Photo of Ong Ye Kung from Straits Times

Education Minister Ong Ye Kung who has never once worked in the private sector today (Oct 2) waxed lyrical about innovation and told some 2,300 civil servants to “innovate”. The PAP Minister who was a civil servant throughout his 26-years career gave a speech on innovation telling civil servants to break rules:

“Other countries have the advantage of bigger markets and looser regulation, but Singapore is the opposite as it is small and well-regulated. Singapore can compete by offering impeccable coordination between agencies to make things happen. Whole-of-Government efforts mean every agency chipping in to make the impossible possible. It is not every agency having its own vested interest and a veto to make the possible impossible. In this pursuit of innovation, the main obstacle is ourselves. Public servants spend more time coming up with new rules to regulate activities instead of looking for ways to cut red tape and enabling new activities. Common reasons for this are a lack of time, of resources, and of supportive bosses. But public servants must set aside this time, and the best ideas have always been born out of some desperate need.”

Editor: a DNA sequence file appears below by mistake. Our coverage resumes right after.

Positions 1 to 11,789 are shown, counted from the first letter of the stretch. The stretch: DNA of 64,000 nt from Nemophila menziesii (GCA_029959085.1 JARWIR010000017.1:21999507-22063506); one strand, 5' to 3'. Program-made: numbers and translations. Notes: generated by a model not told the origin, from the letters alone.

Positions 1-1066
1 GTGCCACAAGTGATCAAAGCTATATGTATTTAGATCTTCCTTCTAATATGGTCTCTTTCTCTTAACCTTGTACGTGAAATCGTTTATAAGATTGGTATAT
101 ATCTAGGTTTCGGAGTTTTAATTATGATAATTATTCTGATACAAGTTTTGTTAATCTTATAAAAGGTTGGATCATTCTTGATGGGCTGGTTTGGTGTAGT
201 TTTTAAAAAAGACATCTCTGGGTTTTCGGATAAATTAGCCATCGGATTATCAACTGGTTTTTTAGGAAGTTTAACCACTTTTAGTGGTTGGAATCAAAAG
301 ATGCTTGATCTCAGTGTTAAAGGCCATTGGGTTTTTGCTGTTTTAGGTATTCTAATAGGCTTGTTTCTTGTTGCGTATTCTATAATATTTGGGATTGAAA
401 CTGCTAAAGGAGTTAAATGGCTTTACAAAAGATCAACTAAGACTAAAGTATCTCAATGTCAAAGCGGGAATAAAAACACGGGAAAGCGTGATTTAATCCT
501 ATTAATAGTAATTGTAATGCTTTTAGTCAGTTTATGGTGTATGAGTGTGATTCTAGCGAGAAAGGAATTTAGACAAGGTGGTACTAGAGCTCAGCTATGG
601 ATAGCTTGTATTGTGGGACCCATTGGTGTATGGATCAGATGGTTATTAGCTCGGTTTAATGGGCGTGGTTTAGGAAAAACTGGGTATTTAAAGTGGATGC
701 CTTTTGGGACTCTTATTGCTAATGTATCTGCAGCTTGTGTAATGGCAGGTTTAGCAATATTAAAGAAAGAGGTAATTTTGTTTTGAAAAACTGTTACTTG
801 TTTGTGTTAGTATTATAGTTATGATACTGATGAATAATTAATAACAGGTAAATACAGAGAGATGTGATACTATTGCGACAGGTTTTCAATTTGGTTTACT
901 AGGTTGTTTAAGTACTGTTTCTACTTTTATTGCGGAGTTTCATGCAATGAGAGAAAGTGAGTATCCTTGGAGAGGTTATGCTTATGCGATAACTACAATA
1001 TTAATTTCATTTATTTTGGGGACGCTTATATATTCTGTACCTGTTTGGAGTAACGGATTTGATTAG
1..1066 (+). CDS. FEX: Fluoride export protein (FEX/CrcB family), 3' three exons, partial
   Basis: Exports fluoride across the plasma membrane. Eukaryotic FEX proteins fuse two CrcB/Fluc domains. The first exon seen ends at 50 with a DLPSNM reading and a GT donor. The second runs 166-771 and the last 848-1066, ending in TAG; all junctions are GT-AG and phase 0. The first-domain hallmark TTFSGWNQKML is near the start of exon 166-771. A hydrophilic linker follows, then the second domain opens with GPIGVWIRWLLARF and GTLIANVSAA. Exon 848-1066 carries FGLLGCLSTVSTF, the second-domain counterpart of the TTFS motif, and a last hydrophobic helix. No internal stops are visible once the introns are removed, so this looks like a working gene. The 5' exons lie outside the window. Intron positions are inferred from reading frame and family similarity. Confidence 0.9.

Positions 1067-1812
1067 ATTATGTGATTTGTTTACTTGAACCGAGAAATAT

The PAP Minister also opened up possible corruption opportunities for wayward civil servants by raising the limit of “small ticket items” from S$5,000 to S$6,000 without going through a public tender:

“First, civil servants will find it easier to procure small-ticket items. From November, calling for quotations will not be needed for items valued at less than $6,000, up from the current maximum of $5,000. A common gripe was that they could not go for value-for-money suppliers they knew of as they had to get three quotations every time they wanted to purchase something.”

Minister Ong Ye Kung ended his speech with more motherhood statements about innovation:

“What we want to ensure is that we are not tripped up by our own rules… Such change requires hard work to counter intransigence… Innovation in the public service is not about a sudden burst of genius or flashes of divine inspiration… but a systemic and long-term slog across the board. I am doing my part, and I need you to do yours too.”